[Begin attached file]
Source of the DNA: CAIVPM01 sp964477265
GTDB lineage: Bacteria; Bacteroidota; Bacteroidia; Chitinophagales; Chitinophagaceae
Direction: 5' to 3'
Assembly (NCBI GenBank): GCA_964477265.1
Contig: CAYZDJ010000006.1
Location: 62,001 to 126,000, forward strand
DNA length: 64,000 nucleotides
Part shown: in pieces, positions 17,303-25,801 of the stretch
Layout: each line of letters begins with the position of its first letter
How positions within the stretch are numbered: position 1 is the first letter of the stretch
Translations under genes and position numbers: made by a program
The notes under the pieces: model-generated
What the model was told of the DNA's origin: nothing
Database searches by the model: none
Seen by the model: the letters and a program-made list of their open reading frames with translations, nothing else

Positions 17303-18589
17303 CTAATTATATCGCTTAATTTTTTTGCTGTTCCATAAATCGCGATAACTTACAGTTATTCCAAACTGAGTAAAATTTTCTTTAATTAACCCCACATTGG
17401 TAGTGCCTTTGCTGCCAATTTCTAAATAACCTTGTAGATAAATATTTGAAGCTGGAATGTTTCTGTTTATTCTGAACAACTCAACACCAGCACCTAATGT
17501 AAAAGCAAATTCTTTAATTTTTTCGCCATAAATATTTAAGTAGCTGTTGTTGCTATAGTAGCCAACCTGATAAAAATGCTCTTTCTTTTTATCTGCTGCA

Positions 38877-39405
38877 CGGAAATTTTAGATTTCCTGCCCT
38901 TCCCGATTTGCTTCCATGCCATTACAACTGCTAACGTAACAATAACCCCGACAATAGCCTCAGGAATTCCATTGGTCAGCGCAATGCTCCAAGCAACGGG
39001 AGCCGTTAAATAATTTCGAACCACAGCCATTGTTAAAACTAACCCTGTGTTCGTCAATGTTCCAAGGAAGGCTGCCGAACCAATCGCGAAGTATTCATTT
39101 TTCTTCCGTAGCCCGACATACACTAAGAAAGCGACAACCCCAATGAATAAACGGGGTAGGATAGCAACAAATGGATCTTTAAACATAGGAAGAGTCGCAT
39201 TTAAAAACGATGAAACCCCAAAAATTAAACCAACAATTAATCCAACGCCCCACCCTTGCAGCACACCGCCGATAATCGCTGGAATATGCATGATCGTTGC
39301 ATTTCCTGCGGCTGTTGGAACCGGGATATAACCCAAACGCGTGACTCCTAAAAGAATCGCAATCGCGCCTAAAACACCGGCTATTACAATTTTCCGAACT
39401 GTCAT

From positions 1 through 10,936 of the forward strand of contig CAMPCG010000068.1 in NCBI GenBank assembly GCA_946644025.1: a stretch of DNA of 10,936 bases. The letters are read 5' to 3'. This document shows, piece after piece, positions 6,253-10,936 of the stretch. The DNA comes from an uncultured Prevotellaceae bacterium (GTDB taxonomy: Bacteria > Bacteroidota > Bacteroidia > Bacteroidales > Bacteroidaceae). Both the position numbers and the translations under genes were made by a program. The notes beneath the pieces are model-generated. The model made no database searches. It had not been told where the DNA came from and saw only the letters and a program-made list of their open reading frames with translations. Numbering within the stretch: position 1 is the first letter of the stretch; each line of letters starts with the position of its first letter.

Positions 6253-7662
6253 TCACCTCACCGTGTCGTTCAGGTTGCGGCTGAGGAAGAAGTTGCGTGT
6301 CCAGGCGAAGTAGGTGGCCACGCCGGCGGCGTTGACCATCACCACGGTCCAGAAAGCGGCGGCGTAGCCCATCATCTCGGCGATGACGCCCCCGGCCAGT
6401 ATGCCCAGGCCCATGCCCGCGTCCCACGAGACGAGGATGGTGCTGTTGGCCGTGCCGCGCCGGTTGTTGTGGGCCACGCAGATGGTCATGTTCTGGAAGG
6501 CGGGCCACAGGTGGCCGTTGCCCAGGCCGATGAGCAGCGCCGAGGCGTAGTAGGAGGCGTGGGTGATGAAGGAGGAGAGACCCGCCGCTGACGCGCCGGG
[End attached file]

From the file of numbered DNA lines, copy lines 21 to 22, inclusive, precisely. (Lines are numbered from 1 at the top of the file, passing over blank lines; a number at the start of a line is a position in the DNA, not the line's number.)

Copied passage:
38877 CGGAAATTTTAGATTTCCTGCCCT
38901 TCCCGATTTGCTTCCATGCCATTACAACTGCTAACGTAACAATAACCCCGACAATAGCCTCAGGAATTCCATTGGTCAGCGCAATGCTCCAAGCAACGGG